4/5 stars ... I think?
Uhhmmm. So. THAT was weird. Honestly it's the weirdest book I've ever read, but also still enjoyed. This book left me asking, "what just happened?" at the end of every one of it's 388 pages. But it's so compelling! It doesn't so much "draw you in" as it drags you along behind as it throws you, somewhat violently, into the plot. It's like having a really wild dream where you're just trying desperately to keep up, trying to make sense of the wacky things that keep happening all around you. Hawkins is truly masterful at doling out information slowly - just enough to keep you GLUED to the page, and not so frustrated with confusion that you give up.
So, what is it about? First off, I'm going to steal someone else's description of the book as a "devious, bizarre, pitch-black, evilly sardonic, take-no-prisoners adventure novel." Also, throw in a little Quentin Tarantino-esque kind of off-the-wall, humorous gore (entrails hanging off a murderer's shoulder as he walks past a body with no head), and super powers with Umbrella Academy levels of eccentricity (an awesome show on Netflix, if you're not familiar). It's fantasy/speculative fiction. There are demon/god/monster things with names like "Q-33 North," "the Forest God," "Mithragani," and, of course, because why not, "Barry O'Shea." ¯\_(ツ)_/¯
Oh. Right. The plot? Well, there's this guy called Father (who is also maybe God? Or A God, anyway), and he adopts a bunch of orphaned kids, and trains them in his Library. Each has a specialization. For instance, the protagonist, Carolyn, studies languages - not just every human language that has ever existed, but animal languages, the language of wind storms, etc. Michael studies animals; David - war and murder; Margaret - death; Jane - healing... the list goes on. I'm not even totally sure how many of them there were. When Father goes missing, these "Librarians" must try to find out what happened to him, and sort out who will gain control of the Library, complete with all the secrets (and power) of the universe, one assumes.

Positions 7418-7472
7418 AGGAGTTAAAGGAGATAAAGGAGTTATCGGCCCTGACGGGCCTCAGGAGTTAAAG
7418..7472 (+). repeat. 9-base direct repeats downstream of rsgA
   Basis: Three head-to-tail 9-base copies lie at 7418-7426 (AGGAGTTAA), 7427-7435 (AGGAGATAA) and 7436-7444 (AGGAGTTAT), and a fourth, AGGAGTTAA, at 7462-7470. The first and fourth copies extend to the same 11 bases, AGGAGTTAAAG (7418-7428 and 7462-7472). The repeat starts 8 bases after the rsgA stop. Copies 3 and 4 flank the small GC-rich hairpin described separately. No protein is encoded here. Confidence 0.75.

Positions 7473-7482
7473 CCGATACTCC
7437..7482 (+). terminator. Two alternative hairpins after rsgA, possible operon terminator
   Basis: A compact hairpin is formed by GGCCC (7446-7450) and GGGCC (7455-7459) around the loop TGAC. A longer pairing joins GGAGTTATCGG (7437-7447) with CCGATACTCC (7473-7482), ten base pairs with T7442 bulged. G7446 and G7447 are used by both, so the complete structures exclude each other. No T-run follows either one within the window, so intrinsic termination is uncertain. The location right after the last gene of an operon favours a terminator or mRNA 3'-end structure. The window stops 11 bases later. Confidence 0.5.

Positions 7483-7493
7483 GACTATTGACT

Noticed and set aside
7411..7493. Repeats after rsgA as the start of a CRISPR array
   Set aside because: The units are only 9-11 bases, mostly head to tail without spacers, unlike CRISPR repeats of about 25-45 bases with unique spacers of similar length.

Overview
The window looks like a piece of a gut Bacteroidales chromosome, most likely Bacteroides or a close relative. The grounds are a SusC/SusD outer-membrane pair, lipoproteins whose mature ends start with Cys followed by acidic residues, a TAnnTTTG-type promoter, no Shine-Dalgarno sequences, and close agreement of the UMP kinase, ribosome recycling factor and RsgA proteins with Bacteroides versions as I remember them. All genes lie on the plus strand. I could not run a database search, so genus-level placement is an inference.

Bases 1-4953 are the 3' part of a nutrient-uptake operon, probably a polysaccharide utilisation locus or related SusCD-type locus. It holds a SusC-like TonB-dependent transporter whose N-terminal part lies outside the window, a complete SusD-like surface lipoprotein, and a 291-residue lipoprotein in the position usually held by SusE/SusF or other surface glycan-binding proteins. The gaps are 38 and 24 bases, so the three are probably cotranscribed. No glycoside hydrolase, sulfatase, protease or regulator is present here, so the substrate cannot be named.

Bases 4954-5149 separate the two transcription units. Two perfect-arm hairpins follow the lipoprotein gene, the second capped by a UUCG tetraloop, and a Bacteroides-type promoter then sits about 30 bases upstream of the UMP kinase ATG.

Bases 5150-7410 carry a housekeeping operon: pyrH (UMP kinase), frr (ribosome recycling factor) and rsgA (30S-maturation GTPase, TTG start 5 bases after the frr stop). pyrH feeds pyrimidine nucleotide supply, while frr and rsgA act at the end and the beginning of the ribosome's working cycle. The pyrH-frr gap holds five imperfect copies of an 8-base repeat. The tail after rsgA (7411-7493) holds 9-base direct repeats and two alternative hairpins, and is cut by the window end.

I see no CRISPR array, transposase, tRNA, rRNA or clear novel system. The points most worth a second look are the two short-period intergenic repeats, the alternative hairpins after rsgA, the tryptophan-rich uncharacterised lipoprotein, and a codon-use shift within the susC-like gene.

That's all I can tell you. I don't think I've ever meant this sentence more: It's better if you go in with as little information as possible. If everything I've already said intrigues you, then definitely give it a try. I feel like you'll know within a few pages if it's too wacky for you.
I have read books before that were super weird where I just got annoyed because I thought the author was trying to create something that was cool because it didn't make sense. Like a mysterious fever dream, but, ya know, the kind where I'm like, "Ok, stop telling me your weird-ass dream," as opposed to the kind where I'm like, "That is so crazy - you should turn it into a short story!"
This book is not one of those ones that annoyed me. I really enjoyed reading this book. But I realized after-the-fact that "I enjoyed reading it" isn't quite the same thing as "I liked it." I'm still not sure how I feel about it. It's complex and confusing, and... I think I'm going to read it again!
UP NEXT: Nothing to See Here, by Kevin Wilson